Java Web Programming with Eclipse contents
Last modified February 06, 2011 01:47 am

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Web Application Security (continued)

Security Filter



The purpose of the security filter is to enforce authorization policies for the web application. In other words, the security filter makes sure that users only access the resources for which they are authorized.

A servlet filter is a component that is configured to pre-process and post-process requests that are processed by servlets. By placing security code in a servlet filter, we separate security-related code from code that implements application functionality, which adheres to the separation of concerns principle.

Deployment Descriptor

Add the contents of the following code to the deployment descriptor (web.xml).



The security-constraint element ensures that access to the login servlet is done over https. (Https is the standard mechanism for providing confidentiality.) The filter element tells the servlet container to pass all requests to the application through the security filter rather than to the target servlet. The security filter then decides whether to pass the request message to the target servlet or redirect the user to the login page.

The Security Filter Class

In the publisher.web package, create a java class called SecurityFilter with the contents of the the following code.

package publisher.web;


import javax.servlet.Filter;
import javax.servlet.FilterChain;
import javax.servlet.FilterConfig;
import javax.servlet.ServletException;
import javax.servlet.ServletRequest;
import javax.servlet.ServletResponse;
import javax.servlet.http.HttpServletRequest;
import javax.servlet.http.HttpServletResponse;
import javax.servlet.http.HttpSession;

import org.apache.log4j.Logger;

public class SecurityFilter implements Filter 
   private Logger logger = Logger.getLogger(this.getClass());
   public void init(FilterConfig filterConfig) throws ServletException

   public void destroy() 

   public void doFilter(
         ServletRequest request, 
         ServletResponse response,
         FilterChain chain) 
   throws IOException, ServletException 
      HttpServletResponse resp = (HttpServletResponse) response;
      HttpServletRequest req = (HttpServletRequest) request;
      String servletPath = req.getServletPath();

      // Allow access to login functionality.
      if (servletPath.equals("/login"))
         chain.doFilter(req, resp);
      // Allow access to news feed.
      if (servletPath.equals("/news.rss")) {
	chain.doFilter(req, resp);
      // All other functionality requires authentication.
      HttpSession session = req.getSession();
      Long userId = (Long) session.getAttribute("userId");
      if (userId != null)
         // User is logged in.
         chain.doFilter(req, resp);
      // Request is not authorized.

The init method implemented above does nothing but is needed in the code because the it is a method in the Filter interface. All methods in interfaces must be implemented, so we provide a empty method. Similary, we provide an empty implementation of the destroy method.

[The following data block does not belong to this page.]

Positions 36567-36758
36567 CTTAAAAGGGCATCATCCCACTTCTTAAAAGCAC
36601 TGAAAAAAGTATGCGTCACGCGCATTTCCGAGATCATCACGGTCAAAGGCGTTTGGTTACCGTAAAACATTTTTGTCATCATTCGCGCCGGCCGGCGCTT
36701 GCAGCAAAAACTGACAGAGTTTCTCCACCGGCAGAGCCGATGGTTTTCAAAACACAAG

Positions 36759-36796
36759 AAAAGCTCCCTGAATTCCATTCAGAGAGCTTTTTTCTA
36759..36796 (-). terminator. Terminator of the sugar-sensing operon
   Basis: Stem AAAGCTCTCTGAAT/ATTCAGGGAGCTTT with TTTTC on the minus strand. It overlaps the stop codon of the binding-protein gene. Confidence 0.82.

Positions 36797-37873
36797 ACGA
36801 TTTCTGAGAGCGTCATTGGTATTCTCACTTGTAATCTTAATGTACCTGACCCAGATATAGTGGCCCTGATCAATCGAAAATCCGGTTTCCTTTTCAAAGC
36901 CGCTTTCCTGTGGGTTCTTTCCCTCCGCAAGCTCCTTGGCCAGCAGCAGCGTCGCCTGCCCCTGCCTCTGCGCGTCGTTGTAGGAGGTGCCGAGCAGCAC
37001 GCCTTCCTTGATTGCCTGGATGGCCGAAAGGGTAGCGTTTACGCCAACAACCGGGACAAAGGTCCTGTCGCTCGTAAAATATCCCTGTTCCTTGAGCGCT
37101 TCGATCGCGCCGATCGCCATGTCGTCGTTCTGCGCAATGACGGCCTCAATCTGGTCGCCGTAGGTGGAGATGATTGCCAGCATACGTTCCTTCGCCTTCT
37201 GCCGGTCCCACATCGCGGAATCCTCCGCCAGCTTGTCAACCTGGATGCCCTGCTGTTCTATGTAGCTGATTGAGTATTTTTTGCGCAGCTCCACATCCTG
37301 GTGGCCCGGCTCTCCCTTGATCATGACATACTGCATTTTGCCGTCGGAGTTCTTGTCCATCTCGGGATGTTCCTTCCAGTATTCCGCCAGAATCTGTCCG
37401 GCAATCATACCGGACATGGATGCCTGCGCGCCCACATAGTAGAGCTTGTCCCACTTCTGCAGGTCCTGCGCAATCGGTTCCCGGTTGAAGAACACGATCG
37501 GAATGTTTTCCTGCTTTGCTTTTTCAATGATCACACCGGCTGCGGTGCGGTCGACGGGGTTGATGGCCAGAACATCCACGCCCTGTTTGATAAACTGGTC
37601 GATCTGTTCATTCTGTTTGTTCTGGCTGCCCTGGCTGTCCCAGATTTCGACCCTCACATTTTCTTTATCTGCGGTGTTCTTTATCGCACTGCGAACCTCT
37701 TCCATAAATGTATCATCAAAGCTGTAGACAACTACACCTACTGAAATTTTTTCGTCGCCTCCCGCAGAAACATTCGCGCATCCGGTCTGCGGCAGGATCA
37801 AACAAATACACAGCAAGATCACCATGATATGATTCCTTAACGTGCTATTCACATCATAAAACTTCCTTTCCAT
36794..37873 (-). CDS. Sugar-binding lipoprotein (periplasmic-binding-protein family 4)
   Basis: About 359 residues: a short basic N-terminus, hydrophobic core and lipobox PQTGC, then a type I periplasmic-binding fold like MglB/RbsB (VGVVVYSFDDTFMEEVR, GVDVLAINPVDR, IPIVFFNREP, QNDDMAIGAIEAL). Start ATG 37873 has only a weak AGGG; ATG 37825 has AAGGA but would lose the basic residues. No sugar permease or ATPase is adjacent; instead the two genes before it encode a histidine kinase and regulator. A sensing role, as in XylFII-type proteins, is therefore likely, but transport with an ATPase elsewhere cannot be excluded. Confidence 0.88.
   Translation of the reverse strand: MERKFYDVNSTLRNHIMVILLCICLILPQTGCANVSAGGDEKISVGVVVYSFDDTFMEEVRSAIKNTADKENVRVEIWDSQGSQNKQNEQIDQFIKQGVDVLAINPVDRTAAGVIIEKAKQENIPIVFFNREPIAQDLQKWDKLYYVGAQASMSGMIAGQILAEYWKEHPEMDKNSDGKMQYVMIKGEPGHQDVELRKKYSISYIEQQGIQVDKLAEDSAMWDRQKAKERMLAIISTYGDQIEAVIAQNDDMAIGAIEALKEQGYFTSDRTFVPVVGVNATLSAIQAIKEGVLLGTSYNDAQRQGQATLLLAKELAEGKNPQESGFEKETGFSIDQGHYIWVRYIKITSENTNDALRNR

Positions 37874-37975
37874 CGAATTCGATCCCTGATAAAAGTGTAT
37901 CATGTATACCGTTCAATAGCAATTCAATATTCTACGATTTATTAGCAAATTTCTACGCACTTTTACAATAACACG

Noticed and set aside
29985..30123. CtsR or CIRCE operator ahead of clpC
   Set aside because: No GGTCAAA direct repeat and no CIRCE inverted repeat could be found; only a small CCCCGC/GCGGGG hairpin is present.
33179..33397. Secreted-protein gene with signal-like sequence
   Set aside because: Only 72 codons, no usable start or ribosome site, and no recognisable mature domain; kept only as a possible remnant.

The web.xml code given earlier configure this filter to process all requests that come into this application. If the user is not logged in, then we will send the user to the login page. In this way, users can not access any application functionality other than the login page until they authenticate themselves to the system.

The doFilter method of the above filter is called for every requested resource. The first thing we do is check to see if the requested resource is for the login page. Requests for the login page should always be honored, so in this case, we permit the request to be processed by the servlet attached to the incoming request by calling doFilter on the chain object. The chain object represents the chain of processors that will be used for the incoming requests. After calling doFilter on the chain object, we return because at this point, the login servlet would have processed the request.

In addition to login requests, we also want to permit requests for the news feed. This allows anyone to view the news feed. What we want to restrict is access to the functionality that allows users to create, edit and delete news items.

If the request is not for login and not for the news feed, then we need to check to see if the user is logged in. We do this be looking to see if the user's id is stored in the session. If the user's id is in the session, we allow the request to be processed by calling doFilter on the chain object. If the user's id is not in the session, then we redirect the browser to the login page.


Stop and start the publisher application and then perform the following tests with a fresh browser instance.

  1. Verify that login and logout functions work correctly.
  2. After doing a logout, try to access a protected resource without logging in. For instance, try to access http://localhost:8080/publisher/home. Verify that the application redirects you to the login page rather than sending you the home page. If it appears that you can still access a protected resource, then the browser is presenting to you a cached version of the web page. To see that this is the case, click on the reload button of the browser and see that you are redirected to the login page.

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Copyright 2007-2009 David Turner and Jinseok Chae. All rights reserved.